Table of Contents
The motivation in writing this
CNumberFormat class was:
- Fast parsing of data retrieved from some hardware registers and interpret the values stored as separated fields. (E.g., look only on the field located between bit
15 and bit
12 as a signed 4 bit width value.)
- Capable to interpret the values as signed or unsigned values according to the needs.
- Provide formatted strings in case the values are displayed on some kind of user interface.
The following considerations were taken:
- Numbers are stored as Little-Endian numbers. If you plan to use this class for Big-Endian byte ordering, you should tailor it for your needs. Currently there is no check about the Endianness used. (See Basic concepts on Endianness[^] in this site if you need help with Endianness...)
- Numbers are limited up to 32 bits. If you plan to use this class for 64 bits, some changes are also required.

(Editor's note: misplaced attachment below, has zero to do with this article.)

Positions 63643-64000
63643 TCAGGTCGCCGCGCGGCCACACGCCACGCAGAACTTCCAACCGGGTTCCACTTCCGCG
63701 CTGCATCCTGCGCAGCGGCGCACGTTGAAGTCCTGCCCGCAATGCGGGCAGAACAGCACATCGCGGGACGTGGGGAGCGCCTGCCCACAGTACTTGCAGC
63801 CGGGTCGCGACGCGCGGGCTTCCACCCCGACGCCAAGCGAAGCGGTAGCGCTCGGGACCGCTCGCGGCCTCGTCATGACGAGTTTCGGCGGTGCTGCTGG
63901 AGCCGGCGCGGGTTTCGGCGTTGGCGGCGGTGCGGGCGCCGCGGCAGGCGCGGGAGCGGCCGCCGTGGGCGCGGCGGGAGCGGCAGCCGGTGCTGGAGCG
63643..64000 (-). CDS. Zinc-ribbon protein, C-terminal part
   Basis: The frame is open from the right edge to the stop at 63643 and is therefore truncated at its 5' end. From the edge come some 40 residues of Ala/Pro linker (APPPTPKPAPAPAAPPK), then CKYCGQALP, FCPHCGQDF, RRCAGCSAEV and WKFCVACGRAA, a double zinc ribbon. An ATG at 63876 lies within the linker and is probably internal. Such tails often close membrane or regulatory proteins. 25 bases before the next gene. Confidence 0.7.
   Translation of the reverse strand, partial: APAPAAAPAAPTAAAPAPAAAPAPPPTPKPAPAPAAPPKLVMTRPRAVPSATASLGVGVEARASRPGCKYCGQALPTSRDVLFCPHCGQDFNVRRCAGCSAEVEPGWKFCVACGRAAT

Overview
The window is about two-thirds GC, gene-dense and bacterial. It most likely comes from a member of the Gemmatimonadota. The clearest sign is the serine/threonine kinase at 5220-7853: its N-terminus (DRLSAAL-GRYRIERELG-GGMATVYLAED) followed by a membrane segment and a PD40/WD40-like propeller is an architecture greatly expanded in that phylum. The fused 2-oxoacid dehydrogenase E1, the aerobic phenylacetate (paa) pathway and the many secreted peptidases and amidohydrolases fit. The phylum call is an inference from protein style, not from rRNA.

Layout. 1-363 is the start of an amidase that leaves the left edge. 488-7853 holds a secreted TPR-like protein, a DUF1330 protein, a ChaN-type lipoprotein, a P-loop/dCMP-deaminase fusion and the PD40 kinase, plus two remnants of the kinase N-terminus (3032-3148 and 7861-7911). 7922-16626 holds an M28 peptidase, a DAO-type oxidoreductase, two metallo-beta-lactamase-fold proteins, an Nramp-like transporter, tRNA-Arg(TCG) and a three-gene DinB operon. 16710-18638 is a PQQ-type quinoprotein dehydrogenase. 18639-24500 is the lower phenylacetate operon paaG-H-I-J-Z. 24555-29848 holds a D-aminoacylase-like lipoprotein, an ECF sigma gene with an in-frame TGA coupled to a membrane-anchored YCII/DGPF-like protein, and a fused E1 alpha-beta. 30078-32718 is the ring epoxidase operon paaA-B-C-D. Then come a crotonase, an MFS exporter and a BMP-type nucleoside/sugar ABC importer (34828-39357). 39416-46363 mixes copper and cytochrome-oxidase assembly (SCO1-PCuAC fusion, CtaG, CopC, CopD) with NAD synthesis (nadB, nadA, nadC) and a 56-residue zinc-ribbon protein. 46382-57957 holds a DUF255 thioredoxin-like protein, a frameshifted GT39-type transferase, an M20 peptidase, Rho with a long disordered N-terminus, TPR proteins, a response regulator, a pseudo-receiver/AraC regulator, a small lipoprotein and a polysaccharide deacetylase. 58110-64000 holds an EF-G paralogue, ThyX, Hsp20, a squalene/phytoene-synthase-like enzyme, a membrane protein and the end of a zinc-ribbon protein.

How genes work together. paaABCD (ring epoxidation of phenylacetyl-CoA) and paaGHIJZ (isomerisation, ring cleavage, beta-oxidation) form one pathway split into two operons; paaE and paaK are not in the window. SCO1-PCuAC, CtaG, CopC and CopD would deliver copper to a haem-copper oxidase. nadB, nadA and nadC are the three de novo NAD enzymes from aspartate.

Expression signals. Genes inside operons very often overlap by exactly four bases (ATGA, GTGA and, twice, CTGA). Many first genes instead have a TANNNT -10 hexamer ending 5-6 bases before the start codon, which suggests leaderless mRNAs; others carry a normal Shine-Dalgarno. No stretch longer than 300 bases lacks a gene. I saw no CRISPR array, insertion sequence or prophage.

I used this class to parse hundreds of fields stored in registers retrieved from some hardware to produce some statistics and graphs. The whole register-map was read periodically at a rate of 10 msec.
This class was initially developed using VC 6.0 (Visual Studio C++ 6.0), and now I'm using VC 7.1 (Visual Studio C++ .NET 2003). The demo application will compile only on VC 7.1 due that I'm using some MFC stuff not present in VC 6.0. The class
CNumberFormat will compile also in VC 6.0..
Adding the CNumberFormat class to your project
Make sure you have got two files: NumberFormat.h and NumberFormat.cpp, copy them to your project directory.
Open your project in your developing environment and add these files to your project.
To the relevant files, add the following line in your includes section:
Now you are ready to use this class.
CNumberFormat has a default constructor, but you also can build one by providing some attributes such as